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Why Linux can help Make Windows Sales (and Vice Versa)

Page history last edited by Bobby 14 years, 3 months ago

One of the apparent fundamentals in our industry today is that Linux and Windows are antithetical from almost every angle (implementation, administration, development and philosophy). However, in spite of this, the reality is that almost every computer based shop has some of each (although usually with a bias one way or another).


This talk will investigate the development and philosophy divide with a case study (and various anecdotes) of the SteelEye replication product for Windows. SteelEye, in fact, has two replication products: one for Linux being open sourced and upstream in-kernel (based on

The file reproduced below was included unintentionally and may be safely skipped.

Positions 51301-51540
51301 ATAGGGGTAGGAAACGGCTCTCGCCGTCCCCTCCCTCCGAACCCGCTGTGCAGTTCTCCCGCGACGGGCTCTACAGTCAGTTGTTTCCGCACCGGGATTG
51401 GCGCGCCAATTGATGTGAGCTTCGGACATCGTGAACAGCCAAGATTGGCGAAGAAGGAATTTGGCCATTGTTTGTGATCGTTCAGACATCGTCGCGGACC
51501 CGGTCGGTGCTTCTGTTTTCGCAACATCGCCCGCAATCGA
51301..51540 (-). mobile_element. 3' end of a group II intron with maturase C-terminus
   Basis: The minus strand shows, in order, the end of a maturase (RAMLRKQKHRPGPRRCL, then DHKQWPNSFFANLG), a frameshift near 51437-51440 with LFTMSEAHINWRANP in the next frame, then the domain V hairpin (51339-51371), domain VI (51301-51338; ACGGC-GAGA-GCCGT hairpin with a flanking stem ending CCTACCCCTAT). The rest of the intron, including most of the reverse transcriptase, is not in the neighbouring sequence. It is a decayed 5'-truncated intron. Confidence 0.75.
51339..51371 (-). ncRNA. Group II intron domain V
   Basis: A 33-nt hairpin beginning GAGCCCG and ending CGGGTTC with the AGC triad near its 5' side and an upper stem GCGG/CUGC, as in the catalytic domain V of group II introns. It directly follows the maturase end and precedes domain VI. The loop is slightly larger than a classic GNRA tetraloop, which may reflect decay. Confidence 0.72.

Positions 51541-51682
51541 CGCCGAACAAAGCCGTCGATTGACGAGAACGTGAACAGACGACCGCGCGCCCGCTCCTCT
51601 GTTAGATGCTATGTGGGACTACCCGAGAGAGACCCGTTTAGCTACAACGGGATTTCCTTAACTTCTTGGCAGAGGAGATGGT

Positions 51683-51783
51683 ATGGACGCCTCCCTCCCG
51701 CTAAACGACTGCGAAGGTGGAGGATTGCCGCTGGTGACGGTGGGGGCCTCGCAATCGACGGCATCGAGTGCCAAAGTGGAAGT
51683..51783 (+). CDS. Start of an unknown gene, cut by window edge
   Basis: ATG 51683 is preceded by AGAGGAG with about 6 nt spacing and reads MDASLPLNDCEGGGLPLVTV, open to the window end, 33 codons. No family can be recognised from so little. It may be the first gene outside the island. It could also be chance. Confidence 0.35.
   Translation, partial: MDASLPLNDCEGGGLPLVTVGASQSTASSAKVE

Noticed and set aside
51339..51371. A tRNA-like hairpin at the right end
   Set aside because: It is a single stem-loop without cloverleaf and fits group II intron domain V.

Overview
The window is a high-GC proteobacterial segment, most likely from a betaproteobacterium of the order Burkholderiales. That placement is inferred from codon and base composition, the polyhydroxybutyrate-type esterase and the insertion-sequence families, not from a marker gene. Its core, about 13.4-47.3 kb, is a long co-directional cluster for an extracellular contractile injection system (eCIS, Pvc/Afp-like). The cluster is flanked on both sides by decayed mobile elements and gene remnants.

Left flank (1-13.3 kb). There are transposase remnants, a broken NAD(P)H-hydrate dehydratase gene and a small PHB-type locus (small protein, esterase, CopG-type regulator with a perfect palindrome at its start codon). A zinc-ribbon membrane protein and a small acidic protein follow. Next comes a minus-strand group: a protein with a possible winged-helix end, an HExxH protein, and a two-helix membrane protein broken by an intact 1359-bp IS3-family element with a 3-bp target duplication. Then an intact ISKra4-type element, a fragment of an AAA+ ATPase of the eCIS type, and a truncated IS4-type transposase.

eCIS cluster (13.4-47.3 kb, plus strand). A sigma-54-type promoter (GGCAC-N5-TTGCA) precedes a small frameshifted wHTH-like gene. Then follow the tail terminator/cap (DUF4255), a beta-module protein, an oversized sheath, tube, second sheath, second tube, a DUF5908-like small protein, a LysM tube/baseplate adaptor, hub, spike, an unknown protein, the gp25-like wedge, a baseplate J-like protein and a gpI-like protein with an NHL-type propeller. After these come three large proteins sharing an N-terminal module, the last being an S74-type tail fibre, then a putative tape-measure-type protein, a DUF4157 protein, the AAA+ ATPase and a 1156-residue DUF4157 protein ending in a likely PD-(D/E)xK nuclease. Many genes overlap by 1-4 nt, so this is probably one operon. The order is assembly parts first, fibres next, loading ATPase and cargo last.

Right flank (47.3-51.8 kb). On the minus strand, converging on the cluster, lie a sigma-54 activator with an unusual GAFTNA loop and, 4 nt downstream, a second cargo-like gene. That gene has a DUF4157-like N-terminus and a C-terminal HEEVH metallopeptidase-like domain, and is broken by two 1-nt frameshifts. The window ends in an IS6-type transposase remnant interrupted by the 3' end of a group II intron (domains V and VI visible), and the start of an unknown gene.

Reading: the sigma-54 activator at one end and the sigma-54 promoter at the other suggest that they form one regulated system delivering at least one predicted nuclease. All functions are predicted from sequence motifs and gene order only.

md/nbd) and one for windows which is closed source and implemented as a filter driver. A while ago it was noticed that the windows product was performing badly in comparison to the Linux product on WAN connections which were high latency, low bandwidth. Our solution to

this was to take the engineers responsible for both the Linux and the Windows product and put them all on to the task of improving the Windows filter driver. The result, a few months later, was a Windows replication product that matched the Linux product in terms of speed and bandwidth utilization. This talk will follow the trials and tribulations of the combined team, answering the questions:


  • How did they work together (and how transferable were the skill sets)


  • What were the problems and how did they solve them (and what role did Linux skills play in the solution)


  • Is there a problem of GPL contamination in moving from Windows to Linux (and vice versa).



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